Nectar by Lisa Bellamy (A Review by P. Jonas Bekker)

Encircle Press

24 pgs/$12.95


I staggered out of the theater after Waiting for Godot.
Jeez, I griped to Peter, That’s it? We’re all just wind and gristle?
Yep, he said after a minute, and I knew he was trying to remember
whether he’d stuck the parking ticket in his wallet or pocket.

I love it when a poet tells you what a poetry collection is all about in the first poem. In these four lines from the opening poem, ‘Monkey Spinning a Prayer Wheel’, Lisa Bellamy lays out a framework of what she’s concerning herself with in this chapbook called Nectar. The senselessness and mundanity of everything makes the protagonist call for her mother like a little girl:

 in my memory of chipping my tooth on the granite rock in our backyard,
and me wailing as my mother ran from her chaise lounge
where she’d been sunbathing and reading Leon Uris, her freckled arms
and the smell of her suntan oil—where is she? Where is she?

That is a powerful, if disconcerting, start to a book of poetry.

When the meaning of life – or rather the lack of one – is the subject matter, religious connotations are never far away. Bellamy uses elements from Christianity as well as the Buddhist traditions, but she always does this with irony, as if to say ‘religion is nice, but it’s not going to save you in the end’.

To illustrate this point, she sympathizes with Goliath:




Although the lord did anoint
the shepherd boy for kingship
and glory, and far be it from me
to second-guess Him, my heart
goes out to Goliath, Canaanite head banger,
spear-carrier for the duration,
predictable as hummus, as his only girlfriend
once said in frustration—but a guy
who secretly fed crowds of hungry cats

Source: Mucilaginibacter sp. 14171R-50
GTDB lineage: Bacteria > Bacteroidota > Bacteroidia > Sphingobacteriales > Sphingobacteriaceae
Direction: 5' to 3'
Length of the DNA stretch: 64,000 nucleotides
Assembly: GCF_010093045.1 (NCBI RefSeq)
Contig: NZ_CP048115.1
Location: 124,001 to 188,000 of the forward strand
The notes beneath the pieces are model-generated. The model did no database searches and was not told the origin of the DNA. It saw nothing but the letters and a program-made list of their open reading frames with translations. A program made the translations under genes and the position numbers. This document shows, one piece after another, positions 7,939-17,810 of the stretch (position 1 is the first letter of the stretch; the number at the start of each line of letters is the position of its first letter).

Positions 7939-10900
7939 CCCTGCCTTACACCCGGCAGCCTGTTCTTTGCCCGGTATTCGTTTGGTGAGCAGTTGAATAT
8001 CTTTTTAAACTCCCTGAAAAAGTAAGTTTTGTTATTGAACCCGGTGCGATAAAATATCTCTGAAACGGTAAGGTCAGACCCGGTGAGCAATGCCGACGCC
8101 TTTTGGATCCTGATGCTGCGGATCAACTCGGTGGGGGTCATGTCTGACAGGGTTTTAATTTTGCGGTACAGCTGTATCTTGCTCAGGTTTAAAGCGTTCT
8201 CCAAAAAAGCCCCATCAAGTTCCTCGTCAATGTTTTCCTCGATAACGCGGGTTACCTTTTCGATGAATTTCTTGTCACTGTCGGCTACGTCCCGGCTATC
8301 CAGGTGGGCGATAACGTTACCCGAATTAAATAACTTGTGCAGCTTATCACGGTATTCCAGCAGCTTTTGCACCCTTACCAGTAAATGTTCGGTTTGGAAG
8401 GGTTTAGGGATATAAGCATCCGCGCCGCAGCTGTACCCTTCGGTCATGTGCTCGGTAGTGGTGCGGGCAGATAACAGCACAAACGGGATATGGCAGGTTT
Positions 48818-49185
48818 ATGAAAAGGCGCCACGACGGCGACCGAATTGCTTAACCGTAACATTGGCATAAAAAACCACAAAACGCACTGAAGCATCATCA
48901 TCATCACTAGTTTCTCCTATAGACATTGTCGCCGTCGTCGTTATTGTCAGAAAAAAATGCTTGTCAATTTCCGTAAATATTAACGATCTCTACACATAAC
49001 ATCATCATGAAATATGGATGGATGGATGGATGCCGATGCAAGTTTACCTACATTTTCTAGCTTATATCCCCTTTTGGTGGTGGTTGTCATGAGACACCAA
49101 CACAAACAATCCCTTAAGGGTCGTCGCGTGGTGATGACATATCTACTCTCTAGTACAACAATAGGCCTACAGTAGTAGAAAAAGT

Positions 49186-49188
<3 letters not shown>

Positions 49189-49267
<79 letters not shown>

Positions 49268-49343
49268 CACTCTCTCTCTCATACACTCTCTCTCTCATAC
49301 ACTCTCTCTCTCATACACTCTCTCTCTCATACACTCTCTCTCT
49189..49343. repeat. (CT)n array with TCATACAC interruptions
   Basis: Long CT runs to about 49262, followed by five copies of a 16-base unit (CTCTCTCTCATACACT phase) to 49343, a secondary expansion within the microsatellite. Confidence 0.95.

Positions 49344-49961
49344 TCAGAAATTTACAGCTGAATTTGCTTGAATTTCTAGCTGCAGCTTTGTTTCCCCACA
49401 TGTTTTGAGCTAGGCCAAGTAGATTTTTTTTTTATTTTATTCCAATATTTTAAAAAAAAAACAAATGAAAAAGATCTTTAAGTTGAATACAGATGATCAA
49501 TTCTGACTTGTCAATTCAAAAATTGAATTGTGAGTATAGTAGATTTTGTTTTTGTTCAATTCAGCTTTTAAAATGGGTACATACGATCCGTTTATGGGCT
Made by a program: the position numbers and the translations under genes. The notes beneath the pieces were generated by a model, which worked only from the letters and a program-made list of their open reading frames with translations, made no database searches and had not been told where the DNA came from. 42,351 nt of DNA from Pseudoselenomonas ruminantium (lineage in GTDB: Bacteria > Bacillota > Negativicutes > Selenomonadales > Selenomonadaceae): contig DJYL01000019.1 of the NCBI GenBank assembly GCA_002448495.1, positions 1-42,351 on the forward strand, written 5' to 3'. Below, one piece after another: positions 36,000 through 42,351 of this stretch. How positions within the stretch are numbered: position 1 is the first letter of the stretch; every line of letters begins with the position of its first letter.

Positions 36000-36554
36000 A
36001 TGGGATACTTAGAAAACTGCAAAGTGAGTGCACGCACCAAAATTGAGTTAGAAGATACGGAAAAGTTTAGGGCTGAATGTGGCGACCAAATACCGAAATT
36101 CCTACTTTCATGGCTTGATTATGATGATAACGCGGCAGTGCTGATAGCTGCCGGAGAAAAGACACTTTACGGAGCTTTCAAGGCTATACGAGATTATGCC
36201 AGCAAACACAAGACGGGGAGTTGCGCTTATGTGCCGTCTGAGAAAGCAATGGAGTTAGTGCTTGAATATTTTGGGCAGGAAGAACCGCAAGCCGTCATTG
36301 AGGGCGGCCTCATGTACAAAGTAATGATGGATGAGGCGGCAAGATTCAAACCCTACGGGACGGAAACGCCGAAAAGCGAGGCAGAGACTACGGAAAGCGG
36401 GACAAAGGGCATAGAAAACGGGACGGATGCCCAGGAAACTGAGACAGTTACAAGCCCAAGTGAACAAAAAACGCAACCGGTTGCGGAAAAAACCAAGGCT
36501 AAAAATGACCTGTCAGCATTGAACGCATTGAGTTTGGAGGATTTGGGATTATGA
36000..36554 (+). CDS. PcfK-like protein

mewling behind his tent,
unsure what he wanted to do
when he mustered out,
till one dawn he stood sleepily,
knee-deep in crab grass in the valley of Elah,
dutifully shouting at his adversary
on orders from his commanding officer,
sure that he—seven feet tall, bronze-armored,
each footstep an explosion in the grass,
a guy who bench-pressed 225 pounds,
recalcitrant cowlick in his mother’s favorite picture,
almost a short-timer now—
could easily handle a face-off
with a pipsqueak packing a sling shot.

Yes, ‘far be it from me to second-guess Him’, but to believe in Him – to believe we can be saved – that, for a person living in this day and age, is too much too ask. Cheerful irony is the only feasible coping strategy left.

It is impressive to see a poet illustrate the modern human condition by referring to a biblical story and giving us her take without detracting from it. It almost makes this two poems in one.

There is another important ingredient in Bellamy’s poetry. It is perhaps the most important ingredient of all poetry: love. Although there is mention of men  here and there – a ‘first husband’ and a ‘new husband’ even – the most important love in Nectar is between mother and child. In some of the poems, the protagonist is the struggling mother and sometimes she is the child. In ‘Howling Boy’, a flow-of-consciousness sort of piece reminiscent of beat poetry, these roles intersect:

The middle of my life
and my mother dead
two months before.
One in the car—or two,
if you count howling boy
huddled under my dashboard

The free, associative style works most of the time, but sometimes Bellamy rambles. In ‘To My Elastic Waist Pants’ she writes some lines that could have been cut in editing

Your generosity brings tears to my eyes,
as I sit on the lakeshore
lit in afternoon sun. I need breathing room,
not like when Germany needed
“breathing room” to invade Czechoslovakia—
that was insane—
but joyful breathing room, without the interference
you get from zipper-front slacks.

Towards the end of the collection, fear rears its head. Fear of death. In ‘The Human Realm’ it takes the aptly worded shape of ‘a spot on an X-ray and a doctor’s voice on the phone’.

In Nectar, Lisa Bellamy covers some pretty dark subject matter, but she tackles it with a sense of irony and humor that makes for delightful reading.


~P. Jonas Bekker is a writer and a poet from the Netherlands.~

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